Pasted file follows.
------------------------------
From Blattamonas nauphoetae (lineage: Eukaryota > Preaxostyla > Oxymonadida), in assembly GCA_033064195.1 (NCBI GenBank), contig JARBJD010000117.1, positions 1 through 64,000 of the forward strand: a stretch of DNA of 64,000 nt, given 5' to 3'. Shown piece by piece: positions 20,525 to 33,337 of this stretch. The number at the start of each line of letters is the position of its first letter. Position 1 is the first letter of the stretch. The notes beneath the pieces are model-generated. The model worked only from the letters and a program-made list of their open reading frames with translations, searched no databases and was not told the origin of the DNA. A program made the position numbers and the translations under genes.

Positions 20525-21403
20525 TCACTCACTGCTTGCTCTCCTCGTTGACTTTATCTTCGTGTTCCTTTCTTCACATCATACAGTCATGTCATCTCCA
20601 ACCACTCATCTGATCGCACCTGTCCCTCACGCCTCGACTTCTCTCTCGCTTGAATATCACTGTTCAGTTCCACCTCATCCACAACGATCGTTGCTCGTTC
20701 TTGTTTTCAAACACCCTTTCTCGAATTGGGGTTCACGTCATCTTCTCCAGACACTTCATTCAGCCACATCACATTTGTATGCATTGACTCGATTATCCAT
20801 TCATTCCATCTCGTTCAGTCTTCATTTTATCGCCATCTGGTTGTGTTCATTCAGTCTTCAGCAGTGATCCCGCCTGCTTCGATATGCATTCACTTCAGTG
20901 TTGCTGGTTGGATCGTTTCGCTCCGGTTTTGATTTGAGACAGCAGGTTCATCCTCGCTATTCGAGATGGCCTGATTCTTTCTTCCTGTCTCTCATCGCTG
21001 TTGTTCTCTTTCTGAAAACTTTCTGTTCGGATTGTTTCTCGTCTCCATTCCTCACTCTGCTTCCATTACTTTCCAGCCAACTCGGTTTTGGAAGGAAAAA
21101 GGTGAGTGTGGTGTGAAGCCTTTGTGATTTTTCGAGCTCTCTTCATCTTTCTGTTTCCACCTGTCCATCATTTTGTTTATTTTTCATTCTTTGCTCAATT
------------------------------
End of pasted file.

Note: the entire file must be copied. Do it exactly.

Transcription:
From Blattamonas nauphoetae (lineage: Eukaryota > Preaxostyla > Oxymonadida), in assembly GCA_033064195.1 (NCBI GenBank), contig JARBJD010000117.1, positions 1 through 64,000 of the forward strand: a stretch of DNA of 64,000 nt, given 5' to 3'. Shown piece by piece: positions 20,525 to 33,337 of this stretch. The number at the start of each line of letters is the position of its first letter. Position 1 is the first letter of the stretch. The notes beneath the pieces are model-generated. The model worked only from the letters and a program-made list of their open reading frames with translations, searched no databases and was not told the origin of the DNA. A program made the position numbers and the translations under genes.

Positions 20525-21403
20525 TCACTCACTGCTTGCTCTCCTCGTTGACTTTATCTTCGTGTTCCTTTCTTCACATCATACAGTCATGTCATCTCCA
20601 ACCACTCATCTGATCGCACCTGTCCCTCACGCCTCGACTTCTCTCTCGCTTGAATATCACTGTTCAGTTCCACCTCATCCACAACGATCGTTGCTCGTTC
20701 TTGTTTTCAAACACCCTTTCTCGAATTGGGGTTCACGTCATCTTCTCCAGACACTTCATTCAGCCACATCACATTTGTATGCATTGACTCGATTATCCAT
20801 TCATTCCATCTCGTTCAGTCTTCATTTTATCGCCATCTGGTTGTGTTCATTCAGTCTTCAGCAGTGATCCCGCCTGCTTCGATATGCATTCACTTCAGTG
20901 TTGCTGGTTGGATCGTTTCGCTCCGGTTTTGATTTGAGACAGCAGGTTCATCCTCGCTATTCGAGATGGCCTGATTCTTTCTTCCTGTCTCTCATCGCTG
21001 TTGTTCTCTTTCTGAAAACTTTCTGTTCGGATTGTTTCTCGTCTCCATTCCTCACTCTGCTTCCATTACTTTCCAGCCAACTCGGTTTTGGAAGGAAAAA
21101 GGTGAGTGTGGTGTGAAGCCTTTGTGATTTTTCGAGCTCTCTTCATCTTTCTGTTTCCACCTGTCCATCATTTTGTTTATTTTTCATTCTTTGCTCAATT